New Tick-borne Disease Anaplasmosis Rising in Canada

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Nova Scotia, Quebec, and Ontario each see about 500 cases of anaplasmosis annually. As Canadians spend more time outdoors during the warm summer months, experts are warning about the tick-borne disease anaplasmosis, which is on the rise. Heather Coatsworth, chief research scientist of field studies in the National Microbiology Laboratory, explains what we need to know about anaplasmosis and offers tips on how to avoid tick bites.

Experts are cautioning Canadians to watch for symptoms of this tick-borne disease, whose case counts have steadily increased over the past 15 years. Anaplasmosis, caused by the bacteria Anaplasma phagocytophilum, affects both humans and animals and is spread by ticks.

In the early 2000s, provinces and territories reported only a handful of human cases each year. Now, experts warn that up to 500 cases a year are being seen in regions where anaplasma-carrying ticks are present, though not all cases are full-blown clinical infections.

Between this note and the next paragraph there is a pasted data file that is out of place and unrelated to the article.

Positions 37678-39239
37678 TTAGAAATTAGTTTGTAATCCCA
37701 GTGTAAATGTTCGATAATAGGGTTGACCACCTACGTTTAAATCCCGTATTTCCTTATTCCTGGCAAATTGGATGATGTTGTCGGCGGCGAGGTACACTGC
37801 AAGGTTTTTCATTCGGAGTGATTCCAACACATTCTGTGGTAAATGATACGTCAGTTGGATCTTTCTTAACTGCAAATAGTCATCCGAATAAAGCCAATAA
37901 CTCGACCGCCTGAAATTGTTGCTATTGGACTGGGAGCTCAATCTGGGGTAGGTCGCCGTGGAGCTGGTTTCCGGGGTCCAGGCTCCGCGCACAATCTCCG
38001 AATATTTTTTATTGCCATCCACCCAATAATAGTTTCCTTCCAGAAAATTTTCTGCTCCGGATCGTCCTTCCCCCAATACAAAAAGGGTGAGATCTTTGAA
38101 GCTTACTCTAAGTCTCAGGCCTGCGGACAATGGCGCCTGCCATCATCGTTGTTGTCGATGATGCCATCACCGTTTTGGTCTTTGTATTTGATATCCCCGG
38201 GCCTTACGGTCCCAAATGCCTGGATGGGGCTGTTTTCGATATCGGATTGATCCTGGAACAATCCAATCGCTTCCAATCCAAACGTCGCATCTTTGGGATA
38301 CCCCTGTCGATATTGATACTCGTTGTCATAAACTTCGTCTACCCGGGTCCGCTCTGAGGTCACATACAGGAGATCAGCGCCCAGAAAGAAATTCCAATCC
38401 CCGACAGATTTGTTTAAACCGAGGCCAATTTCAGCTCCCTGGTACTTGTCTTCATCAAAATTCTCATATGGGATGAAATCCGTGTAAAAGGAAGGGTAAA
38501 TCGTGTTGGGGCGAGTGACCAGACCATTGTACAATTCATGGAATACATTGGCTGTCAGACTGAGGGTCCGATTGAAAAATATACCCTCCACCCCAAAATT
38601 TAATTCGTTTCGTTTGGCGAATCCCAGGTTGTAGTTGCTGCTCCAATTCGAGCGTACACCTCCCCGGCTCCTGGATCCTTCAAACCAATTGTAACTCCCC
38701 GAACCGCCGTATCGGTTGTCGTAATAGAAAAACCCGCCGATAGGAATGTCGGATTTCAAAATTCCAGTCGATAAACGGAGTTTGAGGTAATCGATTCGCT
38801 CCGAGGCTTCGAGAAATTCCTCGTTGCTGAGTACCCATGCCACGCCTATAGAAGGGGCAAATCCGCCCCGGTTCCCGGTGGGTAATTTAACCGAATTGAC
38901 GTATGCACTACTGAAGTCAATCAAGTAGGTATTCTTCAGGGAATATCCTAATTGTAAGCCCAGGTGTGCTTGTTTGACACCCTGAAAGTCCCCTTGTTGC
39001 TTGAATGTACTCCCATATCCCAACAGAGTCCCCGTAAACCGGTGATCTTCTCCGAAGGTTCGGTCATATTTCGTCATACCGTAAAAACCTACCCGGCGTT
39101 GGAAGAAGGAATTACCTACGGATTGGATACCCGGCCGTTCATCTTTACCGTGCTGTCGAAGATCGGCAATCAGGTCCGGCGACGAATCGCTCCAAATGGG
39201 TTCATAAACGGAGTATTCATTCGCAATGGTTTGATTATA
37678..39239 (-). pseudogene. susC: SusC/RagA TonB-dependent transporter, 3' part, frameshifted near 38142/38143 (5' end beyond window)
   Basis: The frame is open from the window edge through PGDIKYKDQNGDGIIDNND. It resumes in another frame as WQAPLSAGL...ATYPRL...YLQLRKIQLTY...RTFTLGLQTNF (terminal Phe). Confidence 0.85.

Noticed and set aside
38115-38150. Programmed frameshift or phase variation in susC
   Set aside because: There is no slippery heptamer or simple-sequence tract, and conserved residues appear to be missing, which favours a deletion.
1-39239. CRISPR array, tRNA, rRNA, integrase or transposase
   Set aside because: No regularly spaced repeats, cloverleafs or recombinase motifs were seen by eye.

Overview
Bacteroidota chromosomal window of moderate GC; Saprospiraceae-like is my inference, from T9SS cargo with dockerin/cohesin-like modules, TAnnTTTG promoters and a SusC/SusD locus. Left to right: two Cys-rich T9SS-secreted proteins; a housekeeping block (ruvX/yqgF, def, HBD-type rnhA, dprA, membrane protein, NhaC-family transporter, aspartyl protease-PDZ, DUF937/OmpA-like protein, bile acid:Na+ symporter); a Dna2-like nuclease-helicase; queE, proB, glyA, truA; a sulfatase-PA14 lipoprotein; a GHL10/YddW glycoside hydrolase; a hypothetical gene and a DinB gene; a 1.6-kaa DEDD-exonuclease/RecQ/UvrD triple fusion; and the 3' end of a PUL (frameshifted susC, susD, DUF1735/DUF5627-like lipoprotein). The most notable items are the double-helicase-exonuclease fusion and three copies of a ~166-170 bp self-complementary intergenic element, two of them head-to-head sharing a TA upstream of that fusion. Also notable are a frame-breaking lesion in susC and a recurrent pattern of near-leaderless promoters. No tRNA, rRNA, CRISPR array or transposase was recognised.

“It is kind of the new kid on the block,” said Heather Coatsworth, a research scientist at the Public Health Agency of Canada’s National Microbiology Laboratory, in an interview with Dr. Brian Goldman, host of CBC’s The Dose.

Ticks carrying anaplasmosis are primarily found in Nova Scotia, Quebec, and Ontario, though cases have also been reported in Manitoba and Alberta. Anaplasmosis is a disease caused by bacteria that infect white blood cells in humans and animals.

Early symptoms include fever, chills, headache, and fatigue. If left untreated, it can lead to severe symptoms such as respiratory failure, anemia, liver disease, and even death, particularly in immunocompromised individuals, children, and the elderly.

“It takes roughly 18 hours of feeding for a tick to infect the host with the bacteria,” Coatsworth explained. “Since it’s a blood-borne disease, it can also be transmitted by blood transfusion and solid organ donation. There’s also a hypothesis that it can be transmitted from mother to baby.”

The first instance of anaplasmosis in a Canadian was documented in 2009.

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